homepage logo

Alcohol to be sold at track

By Staff | Mar 9, 2011

Tyler Co. Commission met Tuesday and covered several topics of business on their agenda.

Tim Meeks updated members on the grant and loan application for the Annex Building project. While not a complete application at this time, “we need to get the ball rolling,” he recommended, adding “with the way things are looking on the federal side” alluding to budget cuts the government is planning.

The application must be made through the county’s building commission. The process could take up to six months, Meeks concluded. Council decided to call a meeting of the building commissioners as soon as possible to put the application on the “front burner.”

Meeks also informed commission that the “green funds” available would not be easily accessible to the county for the replacement of windows at the courthouse.

“Since it’s on the National Historic Register, replacing of windows would be more difficult,” he explained. Meeks recommended that commission apply for funding for a more obtainable project.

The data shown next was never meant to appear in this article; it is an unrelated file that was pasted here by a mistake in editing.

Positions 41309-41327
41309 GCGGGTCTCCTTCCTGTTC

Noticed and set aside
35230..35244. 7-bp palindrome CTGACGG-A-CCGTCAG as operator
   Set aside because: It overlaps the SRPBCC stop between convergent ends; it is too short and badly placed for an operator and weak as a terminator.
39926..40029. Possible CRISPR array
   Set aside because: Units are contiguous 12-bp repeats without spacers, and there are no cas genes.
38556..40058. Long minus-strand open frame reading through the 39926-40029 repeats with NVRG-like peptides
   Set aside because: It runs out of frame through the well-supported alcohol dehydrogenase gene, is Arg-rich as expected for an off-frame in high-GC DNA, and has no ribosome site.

Vice President John Stender reported that the Fair Association approved the sale of alcoholic beverages at the Tyler County racetrack this year. The association gets 10 per cent of the profits from sales.

“I informed them that the county would not be supplying security at the track,” remarked Stender. “They stated they intend to hire private security. Personally, I think it’s a can of worms.”

County Commissioner Eric Vincent reported that CAC of Tyler Co. had been awarded a $1,482 grant from the state to be placed in their budget. He also requested allocation of $5,000 to the Tyler Co. Sheriff’s Dept., to be used for vehicle repairs and drug investigations. The requests were approved.

Vincent also suggested setting aside a day to work on the upcoming budget and is in the process of selecting a date for the meeting. All department heads are requested to attend.

Basement repairs to the courthouse will begin on March 14, noted Stender. Gutter repeairs are to begin when the weather breaks.

Commission President Charles “Pork” Smith sent his regards to Congressman David McKinley, through his representative, Flynn Altmeyer, who sat in on the meeting. He also noted that he had been contacted by a flimmaker, David Gear, who is pursuing the idea of renting the “Poor Farm” for purposes investigating “paranormal activities.” Gear was absent from the meeting.

Also at the meeting were Prosecuting Attorney Luke Furbee, Tom Cooper, Teresa Hamilton, and Sheriff Earl (Bob) Kendle.